The Battle of Courtrai or the Battle of the Golden Spurs - July 11th 1302

The National Holiday of the Flemish Community in the European country known as Belgium is held every year on the 11th of July. Most of the people in our country hardly know why this particular day was chosen. When they were at school they might have learned about the Middle Ages and this one battle in which the Flemings once, long ago, won on the French. But it stops there most of the time. Very few people realise the importance of this battle, to which they owe the fact that they still talk Dutch and our country does not make part of France. That distant battle from long ago was the Battle of the Golden Spurs!

Not just a detail in history

Triumph gate in Courtrai
The Triumph gate of the Groeninge park in Courtrai, located on a part of the old battlefield.

Early morning July 11th 1302, some 9.000 Flemish soldiers wait for the attack of a French army of knights. Most of these soldiers are simple commoners, workmen and farmers. France annexed Flanders two years before and tried to submit the Flemish towns. The Flemish people however, conscious of their own valour, resisted and stood up against the French aggressor. That struggle in 1302 is remarkable for two specific reasons: from a social and from a military point of view.

The uprising originated from the people themselves, without being provoked by a lord (the Flemish count and his most important lords were in French captivity). Only when the uprising became widespread, the count's relatives who still were free rushed in to aid. But in the first place this was a struggle of people against a lord (the French king), not the struggle between two lords.

The battle itself was extraordinary too. For the very first time in recorded history an army of footmen will beat an army of knights. The Flemings got a victory nobody would have dreamt of. Warfare would never be the same since that day.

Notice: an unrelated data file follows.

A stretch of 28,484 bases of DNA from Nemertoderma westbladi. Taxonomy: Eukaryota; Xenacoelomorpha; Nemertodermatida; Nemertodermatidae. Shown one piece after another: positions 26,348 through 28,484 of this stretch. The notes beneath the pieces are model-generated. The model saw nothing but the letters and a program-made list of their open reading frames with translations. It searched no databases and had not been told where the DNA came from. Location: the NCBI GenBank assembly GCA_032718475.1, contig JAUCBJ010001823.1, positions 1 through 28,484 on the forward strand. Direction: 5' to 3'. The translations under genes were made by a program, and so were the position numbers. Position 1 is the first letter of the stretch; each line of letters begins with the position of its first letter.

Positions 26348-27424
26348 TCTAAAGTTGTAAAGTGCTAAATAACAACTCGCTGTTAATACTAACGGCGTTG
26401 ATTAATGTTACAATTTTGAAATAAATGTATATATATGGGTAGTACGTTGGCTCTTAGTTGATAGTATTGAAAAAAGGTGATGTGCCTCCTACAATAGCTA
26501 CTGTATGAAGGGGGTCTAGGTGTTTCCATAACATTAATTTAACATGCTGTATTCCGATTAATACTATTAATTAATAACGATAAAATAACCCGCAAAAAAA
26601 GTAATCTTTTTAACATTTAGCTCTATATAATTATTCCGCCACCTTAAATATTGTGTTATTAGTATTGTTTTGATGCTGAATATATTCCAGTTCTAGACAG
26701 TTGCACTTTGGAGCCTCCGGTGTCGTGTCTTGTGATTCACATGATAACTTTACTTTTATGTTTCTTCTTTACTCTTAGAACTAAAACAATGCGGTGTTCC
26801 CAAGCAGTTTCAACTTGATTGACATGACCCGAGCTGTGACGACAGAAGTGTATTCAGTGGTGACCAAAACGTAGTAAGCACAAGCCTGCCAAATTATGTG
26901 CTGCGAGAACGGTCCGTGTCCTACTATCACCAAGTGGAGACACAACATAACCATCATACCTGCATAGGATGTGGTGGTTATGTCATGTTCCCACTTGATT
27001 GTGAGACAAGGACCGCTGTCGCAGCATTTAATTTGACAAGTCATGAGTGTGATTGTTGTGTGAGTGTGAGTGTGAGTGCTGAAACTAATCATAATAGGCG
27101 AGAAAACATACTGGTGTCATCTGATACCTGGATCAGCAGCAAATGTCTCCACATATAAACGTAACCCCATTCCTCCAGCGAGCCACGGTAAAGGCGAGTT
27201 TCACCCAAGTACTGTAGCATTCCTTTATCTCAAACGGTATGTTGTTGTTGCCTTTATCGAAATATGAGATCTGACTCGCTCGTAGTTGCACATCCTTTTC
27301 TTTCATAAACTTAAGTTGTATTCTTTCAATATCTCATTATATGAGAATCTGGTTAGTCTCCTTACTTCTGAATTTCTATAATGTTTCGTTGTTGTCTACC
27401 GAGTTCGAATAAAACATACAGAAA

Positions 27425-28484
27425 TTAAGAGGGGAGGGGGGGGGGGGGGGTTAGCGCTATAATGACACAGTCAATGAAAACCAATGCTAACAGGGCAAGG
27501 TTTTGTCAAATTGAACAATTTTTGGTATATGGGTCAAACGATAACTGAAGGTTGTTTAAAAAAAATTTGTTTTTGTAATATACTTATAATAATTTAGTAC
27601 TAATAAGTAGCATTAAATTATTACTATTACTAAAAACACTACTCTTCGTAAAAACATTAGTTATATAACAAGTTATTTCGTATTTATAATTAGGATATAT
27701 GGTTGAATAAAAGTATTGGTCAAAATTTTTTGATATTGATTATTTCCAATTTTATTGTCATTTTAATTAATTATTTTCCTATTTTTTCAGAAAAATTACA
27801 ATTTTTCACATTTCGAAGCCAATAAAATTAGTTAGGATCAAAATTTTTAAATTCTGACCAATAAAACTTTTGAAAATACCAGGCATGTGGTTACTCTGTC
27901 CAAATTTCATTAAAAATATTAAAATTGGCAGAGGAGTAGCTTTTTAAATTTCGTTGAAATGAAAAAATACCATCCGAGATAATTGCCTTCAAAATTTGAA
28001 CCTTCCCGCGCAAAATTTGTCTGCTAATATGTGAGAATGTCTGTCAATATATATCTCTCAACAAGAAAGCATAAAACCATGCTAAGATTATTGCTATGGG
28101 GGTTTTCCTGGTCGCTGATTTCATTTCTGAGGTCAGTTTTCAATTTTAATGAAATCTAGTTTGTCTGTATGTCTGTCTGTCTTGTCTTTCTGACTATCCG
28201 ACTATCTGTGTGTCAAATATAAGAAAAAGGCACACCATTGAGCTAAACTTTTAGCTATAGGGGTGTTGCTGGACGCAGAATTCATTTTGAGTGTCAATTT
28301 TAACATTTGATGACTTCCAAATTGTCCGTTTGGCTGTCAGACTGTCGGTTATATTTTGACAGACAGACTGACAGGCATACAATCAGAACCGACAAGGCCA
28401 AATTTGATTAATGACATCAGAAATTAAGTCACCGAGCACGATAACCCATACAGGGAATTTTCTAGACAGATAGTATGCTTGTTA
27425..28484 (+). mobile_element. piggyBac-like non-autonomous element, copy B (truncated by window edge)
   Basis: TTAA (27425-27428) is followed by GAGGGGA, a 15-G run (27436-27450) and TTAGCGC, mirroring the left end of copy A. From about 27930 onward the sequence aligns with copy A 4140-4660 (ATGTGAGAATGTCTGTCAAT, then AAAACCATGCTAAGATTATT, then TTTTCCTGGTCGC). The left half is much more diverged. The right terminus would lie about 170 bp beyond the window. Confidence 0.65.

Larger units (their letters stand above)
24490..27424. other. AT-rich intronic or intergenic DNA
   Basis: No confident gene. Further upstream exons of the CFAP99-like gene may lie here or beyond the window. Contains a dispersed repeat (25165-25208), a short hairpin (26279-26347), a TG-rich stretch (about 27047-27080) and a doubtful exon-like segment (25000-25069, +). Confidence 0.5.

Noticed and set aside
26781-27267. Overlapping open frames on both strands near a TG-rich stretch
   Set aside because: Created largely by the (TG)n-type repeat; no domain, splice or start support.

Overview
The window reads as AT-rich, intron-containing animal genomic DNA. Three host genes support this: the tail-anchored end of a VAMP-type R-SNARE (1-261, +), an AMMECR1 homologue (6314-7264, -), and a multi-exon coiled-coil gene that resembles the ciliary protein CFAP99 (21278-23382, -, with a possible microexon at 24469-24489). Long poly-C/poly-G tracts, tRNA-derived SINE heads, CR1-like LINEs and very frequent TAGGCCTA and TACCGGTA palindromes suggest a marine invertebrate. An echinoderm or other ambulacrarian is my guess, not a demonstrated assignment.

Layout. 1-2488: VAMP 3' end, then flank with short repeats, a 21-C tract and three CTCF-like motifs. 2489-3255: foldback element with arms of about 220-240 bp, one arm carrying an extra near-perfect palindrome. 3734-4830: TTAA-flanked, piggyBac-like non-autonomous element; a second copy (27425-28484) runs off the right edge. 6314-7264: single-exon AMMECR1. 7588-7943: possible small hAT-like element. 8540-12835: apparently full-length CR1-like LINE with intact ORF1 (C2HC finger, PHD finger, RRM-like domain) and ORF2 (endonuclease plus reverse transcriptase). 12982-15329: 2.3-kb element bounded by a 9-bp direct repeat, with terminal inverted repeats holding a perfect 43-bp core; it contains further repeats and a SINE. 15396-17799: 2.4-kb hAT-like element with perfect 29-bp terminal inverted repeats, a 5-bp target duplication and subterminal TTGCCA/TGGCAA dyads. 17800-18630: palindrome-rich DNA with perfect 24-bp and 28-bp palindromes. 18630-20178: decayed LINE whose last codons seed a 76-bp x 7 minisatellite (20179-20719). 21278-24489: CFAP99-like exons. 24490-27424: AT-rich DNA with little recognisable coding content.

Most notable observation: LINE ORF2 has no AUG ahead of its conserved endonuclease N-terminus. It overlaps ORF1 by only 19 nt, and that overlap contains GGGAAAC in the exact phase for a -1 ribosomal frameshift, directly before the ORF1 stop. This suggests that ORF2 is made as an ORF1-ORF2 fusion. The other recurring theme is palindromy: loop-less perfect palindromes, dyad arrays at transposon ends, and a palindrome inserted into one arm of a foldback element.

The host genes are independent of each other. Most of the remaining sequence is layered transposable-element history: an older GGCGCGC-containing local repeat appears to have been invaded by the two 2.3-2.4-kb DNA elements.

Flanders? Flanders!

The army which got that splendid victory was mainly made up out of people from West and East Flanders. That's about the area of the present day Belgian provinces of the same name. This area, together with French Flanders formed the core of the historic county of Flanders.

The territory known today as the Flemish Region is much bigger. It also holds the provinces of Brabant, Antwerp and Limburg. So wouldn't it be a bit far sought to make July 11th the National Holiday of this region? What meaning has a battle fought in 1302 at Courtrai to a citizen of Hasselt in the province of Limburg? More than a common man would expect!

The present Region of Flanders is not quite comparable with the historic county. But that does not mean it has less reason to exist. Just like a human grows from child into adult, likewise changes a country and matures the people. The reason that the present day Dutch speaking community in Belgium is called Flanders has historical grounds. The county of Flanders went into the Burgundian Empire, together with Brabant and Limburg. This Burgundian episode will more or less forge the Dutch speaking areas of the Southern Netherlands together and form the foundations of present day Flanders. Later when the kingdom Belgium emerged in 1830, a horizontal line runs across the country which divides it into two halves: Dutch speaking North and French speaking South. The new Flanders is born together with the new state.

July 11th 1302

The story of the battle is told on the next pages. From this story you will learn why this date became our National Holiday with right and reason. I hope you may enjoy these pages as much as I did making them.

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Copyright on text, images and photos by Joris de Sutter, unless noted otherwise.
This information is provided by De Liebaart and was last updated on March 30th 2001.